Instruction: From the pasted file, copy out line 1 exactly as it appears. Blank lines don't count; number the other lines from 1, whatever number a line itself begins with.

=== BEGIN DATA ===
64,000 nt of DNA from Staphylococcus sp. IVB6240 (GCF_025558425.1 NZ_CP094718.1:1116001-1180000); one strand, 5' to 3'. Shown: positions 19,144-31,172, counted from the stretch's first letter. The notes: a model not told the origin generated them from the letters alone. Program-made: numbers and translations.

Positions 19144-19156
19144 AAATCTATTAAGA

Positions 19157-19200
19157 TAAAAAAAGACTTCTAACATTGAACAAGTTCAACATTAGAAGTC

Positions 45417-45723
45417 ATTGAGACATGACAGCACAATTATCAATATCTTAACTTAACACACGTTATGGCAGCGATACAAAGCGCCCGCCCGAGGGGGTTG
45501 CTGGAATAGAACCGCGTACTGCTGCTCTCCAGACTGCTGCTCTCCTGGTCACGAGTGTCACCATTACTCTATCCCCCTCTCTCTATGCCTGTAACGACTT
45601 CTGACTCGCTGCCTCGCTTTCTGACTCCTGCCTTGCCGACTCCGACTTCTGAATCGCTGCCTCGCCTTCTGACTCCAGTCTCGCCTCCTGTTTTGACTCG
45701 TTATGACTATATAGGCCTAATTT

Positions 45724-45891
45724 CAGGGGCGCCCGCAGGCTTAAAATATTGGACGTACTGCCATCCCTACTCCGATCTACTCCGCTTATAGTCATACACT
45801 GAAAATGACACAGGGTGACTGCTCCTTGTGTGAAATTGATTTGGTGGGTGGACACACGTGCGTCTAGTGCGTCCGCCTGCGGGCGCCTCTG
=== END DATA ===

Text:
64,000 nt of DNA from Staphylococcus sp. IVB6240 (GCF_025558425.1 NZ_CP094718.1:1116001-1180000); one strand, 5' to 3'. Shown: positions 19,144-31,172, counted from the stretch's first letter. The notes: a model not told the origin generated them from the letters alone. Program-made: numbers and translations.